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Old Rothbury multivallate hillfort and cairnfield

List Entry Summary

This monument is scheduled under the Ancient Monuments and Archaeological Areas Act 1979 as amended as it appears to the Secretary of State to be of national importance. This entry is a copy, the original is held by the Department for Culture, Media and Sport.

Name: Old Rothbury multivallate hillfort and cairnfield

List entry Number: 1011616


The monument may lie within the boundary of more than one authority.


District: Northumberland

District Type: Unitary Authority

Parish: Rothbury

National Park: Not applicable to this List entry.

Grade: Not applicable to this List entry.

Date first scheduled: 12-Jul-1934

Date of most recent amendment: 23-Sep-1993

Legacy System Information

The contents of this record have been generated from a legacy data system.

Legacy System: RSM

UID: 20887

Asset Groupings

This list entry does not comprise part of an Asset Grouping. Asset Groupings are not part of the official record but are added later for information.

List entry Description

Summary of Monument

Legacy Record - This information may be included in the List Entry Details.

Reasons for Designation

Small multivallate hillforts are defined as fortified enclosures of varying shape, generally between 1 and 5ha in size and located on hilltops. They are defined by boundaries consisting of two or more lines of closely set earthworks spaced at intervals of up to 15m. These entirely surround the interior except on sites located on promontories, where cliffs may form one or more sides of the monument. They date to the Iron Age period, most having been constructed and occupied between the sixth century BC and the mid-first century AD. Small multivallate hillforts are generally regarded as settlements of high status, occupied on a permanent basis. Recent interpretations suggest that the construction of multiple earthworks may have had as much to do with display as with defence. Earthworks may consist of a rampart alone or of a rampart and ditch which, on many sites, are associated with counterscarp banks and internal quarry scoops. Access to the interior is generally provided by one or two entrances, which either appear as simple gaps in the earthwork or inturned passages, sometimes with guardrooms. The interior generally consists of settlement evidence including round houses, four and six post structures interpreted as raised granaries, roads, pits, gullies, hearths and a variety of scattered post and stake holes. Evidence from outside numerous examples of small multivallate hillforts suggests that extra-mural settlement was of a similar nature. Small multivallate hillforts are rare with around 100 examples recorded nationally. Most are located in the Welsh Marches and the south-west with a concentration of small monuments in the north-east. In view of the rarity of small multivallate hillforts and their importance in understanding the nature of settlement and social organisation within the Iron Age period, all examples with surviving archaeological potential are believed to be of national importance.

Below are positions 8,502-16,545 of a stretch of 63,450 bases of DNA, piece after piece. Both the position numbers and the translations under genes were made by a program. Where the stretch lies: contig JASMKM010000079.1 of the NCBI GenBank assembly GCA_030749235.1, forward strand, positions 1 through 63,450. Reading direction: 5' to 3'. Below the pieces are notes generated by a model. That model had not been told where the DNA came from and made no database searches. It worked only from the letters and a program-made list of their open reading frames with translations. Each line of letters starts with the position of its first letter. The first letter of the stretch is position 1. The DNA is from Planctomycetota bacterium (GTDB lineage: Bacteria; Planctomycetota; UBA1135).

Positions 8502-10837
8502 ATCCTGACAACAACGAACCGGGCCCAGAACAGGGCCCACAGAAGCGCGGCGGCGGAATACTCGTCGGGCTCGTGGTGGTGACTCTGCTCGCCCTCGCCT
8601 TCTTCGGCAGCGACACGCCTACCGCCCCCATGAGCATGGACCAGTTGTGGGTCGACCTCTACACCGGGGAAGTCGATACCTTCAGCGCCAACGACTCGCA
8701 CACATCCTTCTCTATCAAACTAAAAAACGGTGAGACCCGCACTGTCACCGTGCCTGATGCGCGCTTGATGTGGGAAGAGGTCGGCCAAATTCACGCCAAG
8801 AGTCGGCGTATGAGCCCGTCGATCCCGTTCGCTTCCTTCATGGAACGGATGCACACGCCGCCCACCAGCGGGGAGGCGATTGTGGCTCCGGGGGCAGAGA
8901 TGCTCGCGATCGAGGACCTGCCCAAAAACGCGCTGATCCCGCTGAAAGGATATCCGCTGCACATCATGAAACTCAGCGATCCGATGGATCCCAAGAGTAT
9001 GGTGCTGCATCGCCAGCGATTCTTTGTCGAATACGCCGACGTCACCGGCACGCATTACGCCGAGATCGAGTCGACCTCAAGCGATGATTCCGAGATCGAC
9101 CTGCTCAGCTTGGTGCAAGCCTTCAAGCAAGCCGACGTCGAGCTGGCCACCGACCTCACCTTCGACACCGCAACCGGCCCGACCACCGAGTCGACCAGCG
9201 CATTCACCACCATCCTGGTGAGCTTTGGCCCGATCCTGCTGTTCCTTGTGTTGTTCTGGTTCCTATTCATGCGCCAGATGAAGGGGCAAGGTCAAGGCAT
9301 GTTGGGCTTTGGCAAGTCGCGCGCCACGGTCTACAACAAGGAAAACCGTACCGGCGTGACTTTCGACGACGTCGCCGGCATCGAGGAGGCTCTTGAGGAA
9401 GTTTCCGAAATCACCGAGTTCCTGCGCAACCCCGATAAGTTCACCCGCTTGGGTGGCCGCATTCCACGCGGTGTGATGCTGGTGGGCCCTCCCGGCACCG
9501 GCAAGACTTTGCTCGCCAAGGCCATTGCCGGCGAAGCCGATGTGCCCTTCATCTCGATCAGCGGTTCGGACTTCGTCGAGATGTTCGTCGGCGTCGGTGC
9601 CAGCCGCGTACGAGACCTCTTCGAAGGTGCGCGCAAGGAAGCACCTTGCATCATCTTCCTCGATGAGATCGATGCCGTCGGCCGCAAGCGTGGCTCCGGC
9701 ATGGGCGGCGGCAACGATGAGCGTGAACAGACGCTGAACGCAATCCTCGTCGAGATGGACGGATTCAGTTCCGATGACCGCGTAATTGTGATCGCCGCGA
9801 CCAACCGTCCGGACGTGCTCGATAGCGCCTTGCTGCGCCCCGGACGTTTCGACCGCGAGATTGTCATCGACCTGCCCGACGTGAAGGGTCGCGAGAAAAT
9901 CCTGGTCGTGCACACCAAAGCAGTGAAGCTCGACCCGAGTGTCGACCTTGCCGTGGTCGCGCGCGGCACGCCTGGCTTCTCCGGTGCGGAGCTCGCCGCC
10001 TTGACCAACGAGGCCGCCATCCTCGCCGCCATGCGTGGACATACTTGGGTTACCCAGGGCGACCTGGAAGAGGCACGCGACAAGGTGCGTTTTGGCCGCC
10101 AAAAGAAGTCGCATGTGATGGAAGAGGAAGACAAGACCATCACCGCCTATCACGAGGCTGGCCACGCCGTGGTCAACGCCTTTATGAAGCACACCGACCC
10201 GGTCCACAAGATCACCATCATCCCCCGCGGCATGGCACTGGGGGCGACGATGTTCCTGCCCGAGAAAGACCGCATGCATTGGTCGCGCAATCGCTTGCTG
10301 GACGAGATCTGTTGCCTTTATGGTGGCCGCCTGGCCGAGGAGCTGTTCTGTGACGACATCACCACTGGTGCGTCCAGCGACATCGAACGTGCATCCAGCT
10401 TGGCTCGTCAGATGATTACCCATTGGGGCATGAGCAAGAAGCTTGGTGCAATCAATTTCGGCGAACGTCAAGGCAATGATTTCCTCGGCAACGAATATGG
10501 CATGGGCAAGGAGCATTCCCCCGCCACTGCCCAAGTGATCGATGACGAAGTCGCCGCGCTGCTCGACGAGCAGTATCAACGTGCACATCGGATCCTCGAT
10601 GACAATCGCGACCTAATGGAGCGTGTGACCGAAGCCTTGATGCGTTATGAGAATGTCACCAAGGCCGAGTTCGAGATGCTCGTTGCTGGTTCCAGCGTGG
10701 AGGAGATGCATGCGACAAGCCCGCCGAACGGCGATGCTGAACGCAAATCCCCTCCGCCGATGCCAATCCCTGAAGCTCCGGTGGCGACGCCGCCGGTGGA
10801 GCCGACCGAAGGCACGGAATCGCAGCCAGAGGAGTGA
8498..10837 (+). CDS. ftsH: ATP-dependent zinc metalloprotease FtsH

The hillfort of Old Rothbury survives in a good state of preservation with little sign of major disturbance. It is one of several hillforts overlooking the River Coquet and it will contribute to any study of later prehistoric settlement and activity along this river valley. The survival of associated outworks and a cairnfield enhance its importance.


Legacy Record - This information may be included in the List Entry Details.